We’ve spent the last week and a half moving into a beautiful country house in Salisbury, New Hampshire. It’s one of those glorious old houses, the kind that’ve been standing for over a hundred years and have secrets and stories and ghosts lurking undiscovered in the myriad cracks and crannies. There’s narrow corridors and hidden rooms, staircases and tiny offices where you’d least expect them. Dusty old bookshelves and a massive cast iron stove in the kitchen downstairs. Tall ceilings and creaking floorboards. In short, every time I explore it I find something new.
There’s a barn attached to the back of the house, with a little door opening from one of the back rooms into a loft full of hay. If I had a favorite part of the house, this would be it. I love the sweet warm smell of the hay and the cows, the gentle clucking of the chickens, and the odd bits and pieces of things packed up in the loft. A few cats can usually be found up there, along with a big black lab who seems to be in love with life, people, cows, and the world in general.
I’ve moved into a secret chamber.
Ok, ok, it’s technically a closet. But it’s a large closet, with a diamond shaped door, dark wood panels, and a smaller door that opens into our living room. It’s dark and mysterious, and in every way fantastic. I’ve made it my own. My books and journals are on a shelf, my artwork is plastered against the walls, my instruments are propped in the corner, and I’ve hung a hammock. What more could anyone want?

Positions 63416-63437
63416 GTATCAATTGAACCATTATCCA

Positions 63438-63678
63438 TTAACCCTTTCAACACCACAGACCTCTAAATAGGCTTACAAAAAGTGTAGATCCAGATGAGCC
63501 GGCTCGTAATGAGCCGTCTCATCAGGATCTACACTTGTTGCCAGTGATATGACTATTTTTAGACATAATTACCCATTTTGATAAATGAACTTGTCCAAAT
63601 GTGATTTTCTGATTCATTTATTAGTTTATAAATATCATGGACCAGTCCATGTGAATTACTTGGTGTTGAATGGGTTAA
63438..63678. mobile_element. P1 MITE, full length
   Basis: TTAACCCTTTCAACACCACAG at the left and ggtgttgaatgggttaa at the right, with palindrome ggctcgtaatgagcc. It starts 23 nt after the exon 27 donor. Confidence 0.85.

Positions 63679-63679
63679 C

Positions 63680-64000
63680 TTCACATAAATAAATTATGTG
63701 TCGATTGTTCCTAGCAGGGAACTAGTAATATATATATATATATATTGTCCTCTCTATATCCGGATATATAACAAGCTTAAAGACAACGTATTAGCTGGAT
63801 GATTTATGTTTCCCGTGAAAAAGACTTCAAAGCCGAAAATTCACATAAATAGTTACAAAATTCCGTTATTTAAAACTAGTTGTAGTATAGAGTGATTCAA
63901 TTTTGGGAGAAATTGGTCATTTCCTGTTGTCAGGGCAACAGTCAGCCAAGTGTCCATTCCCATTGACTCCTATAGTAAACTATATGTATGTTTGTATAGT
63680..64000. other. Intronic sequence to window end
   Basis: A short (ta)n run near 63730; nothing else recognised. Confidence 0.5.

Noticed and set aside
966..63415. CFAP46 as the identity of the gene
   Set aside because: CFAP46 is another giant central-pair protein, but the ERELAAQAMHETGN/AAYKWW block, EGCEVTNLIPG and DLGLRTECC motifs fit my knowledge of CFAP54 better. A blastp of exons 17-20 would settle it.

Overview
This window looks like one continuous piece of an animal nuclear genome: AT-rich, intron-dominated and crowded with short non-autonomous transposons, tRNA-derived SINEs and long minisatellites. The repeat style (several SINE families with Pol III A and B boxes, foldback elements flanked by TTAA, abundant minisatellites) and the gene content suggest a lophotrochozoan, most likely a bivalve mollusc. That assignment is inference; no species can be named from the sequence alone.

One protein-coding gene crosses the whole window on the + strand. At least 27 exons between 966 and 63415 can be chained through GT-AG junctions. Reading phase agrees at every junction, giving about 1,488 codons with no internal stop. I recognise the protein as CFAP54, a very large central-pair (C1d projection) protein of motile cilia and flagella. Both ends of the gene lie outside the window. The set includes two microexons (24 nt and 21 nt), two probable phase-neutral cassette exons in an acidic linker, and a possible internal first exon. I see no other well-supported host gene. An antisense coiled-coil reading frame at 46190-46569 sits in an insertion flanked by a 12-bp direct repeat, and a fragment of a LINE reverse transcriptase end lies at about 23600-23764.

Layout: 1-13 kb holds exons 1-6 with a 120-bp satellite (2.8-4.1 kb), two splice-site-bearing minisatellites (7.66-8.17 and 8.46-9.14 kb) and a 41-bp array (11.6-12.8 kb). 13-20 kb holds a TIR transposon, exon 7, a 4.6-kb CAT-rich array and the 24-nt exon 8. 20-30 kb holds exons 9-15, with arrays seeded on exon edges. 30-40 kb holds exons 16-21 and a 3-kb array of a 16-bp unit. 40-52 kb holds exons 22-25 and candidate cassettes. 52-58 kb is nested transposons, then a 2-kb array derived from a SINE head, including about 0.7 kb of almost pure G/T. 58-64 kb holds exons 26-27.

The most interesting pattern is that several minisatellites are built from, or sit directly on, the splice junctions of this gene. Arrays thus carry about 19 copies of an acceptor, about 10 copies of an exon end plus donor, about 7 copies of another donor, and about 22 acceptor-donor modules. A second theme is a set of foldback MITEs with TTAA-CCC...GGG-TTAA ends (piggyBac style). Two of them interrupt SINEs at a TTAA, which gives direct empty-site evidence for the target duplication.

But community has done more to make this place home than the coziness of my cave (closet), or the mystery of the house ever could. There have been innumerable fantastic houses over the course of our travels. Dozens of comfortable places to work and write and play music. But here, for the first time in a long time, I have a wonderful community of close friends nearby. The moment we arrived, our dear friends gifted us with more delicious chocolate zucchini cake than we could possibly stuff down, helped us get settled in, and welcomed us with open arms. It’s been incredible to have everyone close by for the first time in around five years.
We’re settled in now, but we’re busier than ever. It’s odd, how we always have a busier schedule when we’re back in the States than we ever have on the road. Or maybe it’s just that we have scheduled events now, where before it was all rather spontaneous. The boys are taking music classes, and my old fiddle teacher, Ryan Thomson, is taking me on again. He’s one of my fiddle heroes. He’s won several awards, wrote one of the most popular books on fiddling in the States and Canada (The Fiddler’s Almanac), and plays five or six instruments besides the fiddle. You can check out his site here. To say I’m excited about taking lessons with him again would be one of the biggest understatements I’ve ever made. That starts tomorrow. I’ve been busy, busy, and I suspect I will be for a while. I’m loving it, even if I’m a little exhausted. It’s good to be home.